Vince McMahon may be the most powerful man in wrestling, but he possesses a surprising lack of self-awareness when it comes to his own family and the fans' interest in watching them.
The recent McMahon family storyline is not doing anyone any good in the WWE. In fact, it's damaging the company.
The victims: Curtis Axel, AJ Lee and our intelligence.
The first question the McMahon's need to ask themselves is, "What is all of this TV time leading to?"
It's incredibly doubtful that it will lead to HHH vs. Vince McMahon vs. Stephanie McMahon in a match (though that would be strangely entertaining). It's hard to think of any satisfying payoff that will have been worth all of the TV time devoted to it.
This storyline surely didn't sell any extra pay-per-views for Payback, nor will it for Money in the Bank.
It's just three high-profile characters reduced to bad comedy segments. HHH and Vince should be above this. When they appear, it should mean something.
What makes this so hard to care about is that WWE has never explained the company's power structure. Without knowing, there's nothing to feel invested in. Vince McMahon was removed from power, and HHH took over for him. Then, Vince returned and seems to be in charge once again.
No explanation whatsoever was provided. That makes following the product closely very difficult.
Now, instead of watching HHH battle Curis Axel in a ring, we're watching HHH battle his father-in-law with overzealous hugs.
But within the world of WWE, what does HHH really do? On Raw, he said he negotiated a contract with RVD. That's cool and all, but could Vince veto that if he felt like it? It would be nice to know.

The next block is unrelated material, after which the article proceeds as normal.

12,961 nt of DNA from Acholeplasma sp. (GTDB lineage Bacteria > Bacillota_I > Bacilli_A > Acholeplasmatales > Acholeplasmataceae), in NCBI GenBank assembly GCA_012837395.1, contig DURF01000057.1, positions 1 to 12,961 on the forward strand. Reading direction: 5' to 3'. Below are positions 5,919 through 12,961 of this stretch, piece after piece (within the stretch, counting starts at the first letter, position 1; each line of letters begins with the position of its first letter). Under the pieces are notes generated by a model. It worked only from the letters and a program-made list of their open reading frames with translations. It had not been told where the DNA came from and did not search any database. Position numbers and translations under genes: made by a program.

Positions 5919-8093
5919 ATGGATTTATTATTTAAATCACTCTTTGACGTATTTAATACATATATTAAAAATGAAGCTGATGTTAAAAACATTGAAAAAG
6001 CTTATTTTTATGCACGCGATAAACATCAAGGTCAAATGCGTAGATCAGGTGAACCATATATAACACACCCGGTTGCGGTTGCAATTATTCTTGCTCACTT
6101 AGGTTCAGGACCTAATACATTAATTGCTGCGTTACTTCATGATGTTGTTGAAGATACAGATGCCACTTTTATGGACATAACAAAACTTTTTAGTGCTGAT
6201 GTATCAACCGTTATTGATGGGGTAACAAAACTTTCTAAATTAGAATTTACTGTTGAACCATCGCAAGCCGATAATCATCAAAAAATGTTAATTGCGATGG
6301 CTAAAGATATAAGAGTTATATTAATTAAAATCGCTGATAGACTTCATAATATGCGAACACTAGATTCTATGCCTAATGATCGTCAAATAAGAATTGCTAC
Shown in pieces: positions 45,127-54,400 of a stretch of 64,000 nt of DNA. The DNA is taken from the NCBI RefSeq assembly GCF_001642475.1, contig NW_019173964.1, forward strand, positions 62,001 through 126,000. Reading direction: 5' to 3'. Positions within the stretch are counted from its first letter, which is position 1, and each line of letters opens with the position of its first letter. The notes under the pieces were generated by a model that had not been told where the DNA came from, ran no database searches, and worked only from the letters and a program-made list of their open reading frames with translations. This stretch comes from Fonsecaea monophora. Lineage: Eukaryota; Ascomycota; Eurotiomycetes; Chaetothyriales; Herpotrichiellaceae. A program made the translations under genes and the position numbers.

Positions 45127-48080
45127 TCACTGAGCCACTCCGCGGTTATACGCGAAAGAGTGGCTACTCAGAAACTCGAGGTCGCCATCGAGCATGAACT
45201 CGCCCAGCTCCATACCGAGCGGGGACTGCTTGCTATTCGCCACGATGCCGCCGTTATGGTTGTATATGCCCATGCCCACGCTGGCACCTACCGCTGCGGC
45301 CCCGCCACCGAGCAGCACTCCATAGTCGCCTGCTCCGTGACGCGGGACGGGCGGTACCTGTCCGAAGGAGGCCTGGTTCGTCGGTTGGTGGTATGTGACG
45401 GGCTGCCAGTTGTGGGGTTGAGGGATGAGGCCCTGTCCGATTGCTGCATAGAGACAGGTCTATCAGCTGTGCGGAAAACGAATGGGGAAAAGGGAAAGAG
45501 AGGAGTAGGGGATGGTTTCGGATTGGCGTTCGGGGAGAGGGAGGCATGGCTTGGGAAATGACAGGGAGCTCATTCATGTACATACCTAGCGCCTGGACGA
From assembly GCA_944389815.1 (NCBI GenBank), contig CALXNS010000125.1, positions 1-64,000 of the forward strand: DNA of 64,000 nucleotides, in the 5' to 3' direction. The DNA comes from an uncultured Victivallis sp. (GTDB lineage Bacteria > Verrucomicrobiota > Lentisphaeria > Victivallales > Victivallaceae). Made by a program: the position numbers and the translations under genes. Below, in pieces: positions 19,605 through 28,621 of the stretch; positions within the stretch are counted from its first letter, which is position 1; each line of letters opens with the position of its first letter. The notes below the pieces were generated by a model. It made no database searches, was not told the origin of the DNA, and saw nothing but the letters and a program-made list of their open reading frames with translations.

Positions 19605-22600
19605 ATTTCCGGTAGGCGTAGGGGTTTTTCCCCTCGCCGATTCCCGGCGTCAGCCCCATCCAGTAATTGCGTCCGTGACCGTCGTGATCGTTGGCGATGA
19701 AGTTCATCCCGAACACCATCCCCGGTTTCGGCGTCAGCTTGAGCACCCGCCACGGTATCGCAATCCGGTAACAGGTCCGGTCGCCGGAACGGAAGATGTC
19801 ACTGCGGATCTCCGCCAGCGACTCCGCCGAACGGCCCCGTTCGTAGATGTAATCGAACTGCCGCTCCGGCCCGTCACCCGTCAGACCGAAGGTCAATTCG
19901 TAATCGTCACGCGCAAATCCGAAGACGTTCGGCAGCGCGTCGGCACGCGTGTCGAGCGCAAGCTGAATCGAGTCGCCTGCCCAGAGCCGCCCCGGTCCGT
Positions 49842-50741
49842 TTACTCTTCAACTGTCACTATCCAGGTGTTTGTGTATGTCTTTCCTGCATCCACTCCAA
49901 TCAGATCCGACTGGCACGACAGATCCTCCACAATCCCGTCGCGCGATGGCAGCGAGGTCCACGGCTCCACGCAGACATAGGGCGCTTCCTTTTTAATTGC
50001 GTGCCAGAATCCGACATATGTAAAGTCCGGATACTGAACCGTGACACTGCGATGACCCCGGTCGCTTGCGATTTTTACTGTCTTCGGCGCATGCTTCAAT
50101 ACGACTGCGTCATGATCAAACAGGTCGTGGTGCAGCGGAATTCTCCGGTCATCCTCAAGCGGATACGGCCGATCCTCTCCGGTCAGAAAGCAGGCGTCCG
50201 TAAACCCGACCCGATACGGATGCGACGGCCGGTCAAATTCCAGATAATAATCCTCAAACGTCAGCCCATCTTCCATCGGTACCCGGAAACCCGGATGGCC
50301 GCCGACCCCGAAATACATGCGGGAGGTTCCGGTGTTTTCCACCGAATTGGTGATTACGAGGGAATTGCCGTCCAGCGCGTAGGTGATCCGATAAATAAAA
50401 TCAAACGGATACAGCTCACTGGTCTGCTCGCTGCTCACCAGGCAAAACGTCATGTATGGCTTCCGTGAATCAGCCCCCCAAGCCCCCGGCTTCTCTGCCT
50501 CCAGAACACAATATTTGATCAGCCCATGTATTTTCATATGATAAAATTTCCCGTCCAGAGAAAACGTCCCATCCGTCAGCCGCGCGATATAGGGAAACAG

He also made his cute joke when he asked Vickie what the main event would have been had CM Punk not confronted Alberto Del Rio. Sure, it makes sense, but it also points out how the company does that every single week.
Hunter then took a dig at the 3MB, three guys that he presumably employs. But if he didn't want them on the show, why didn't he just book something else?
Really, if Hunter has such little faith in Vickie, then why doesn't his character just book the entire show himself? Why doesn't Vince? Or Stephanie? Are they too busy playing in the pool at their mansion?
And speaking of Stephanie, she's just insufferable as a character.
It's impossible to tell if she's supposed to be a face or a heel. On Raw, she confronted AJ, towered over her and ridiculed her. She also damaged her gimmick by saying how much crazier she is than her.
Then, in the very same segment, in a very heelish manner, she told Kaitlyn to never interrupt her again. She rudely pointed to all the other babyface Divas and told them the same.
What did that accomplish?
A group of characters who compete every week and go to house shows had to look like cowards in front of their boss. It may have made Stephanie look tough, but that shouldn't be high on the company's list of priorities.
She's the third-most entertaining McMahon on the mic, but there's a huge drop off from Vince and Shane. Just listen to the tepid crowd response she got last night for further proof.
The McMahon variety show just isn't that interesting. There are much more entertaining stories going on. Punk has turned face, Ziggler may have too, Christian has returned and Mark Henry put on a performance for the ages.
That is what the shows need to be about: the wrestlers. How many Stephanie McMahon T-shirts have you ever seen in your life? Who buys a ticket to a house show to see if Vince will show up? Who wants to watch HHH bury his own talent every week?
The McMahon family saga was immensely entertaining in the late '90s. But it was novel at the time, and they had Steve Austin, The Rock and The Undertaker as major characters in their stories. Now we're stuck with the McMahons hogging the spotlight and sucking all of the oxygen out of the room.
Even this brief reunion has overstayed its welcome. It's time for them to go away.
Unless the McMahons (including Hunter) have something important to say, then they just shouldn't say anything at all. At the very least, whatever airs on TV won't be as painful as watching Stephanie attempt to cry.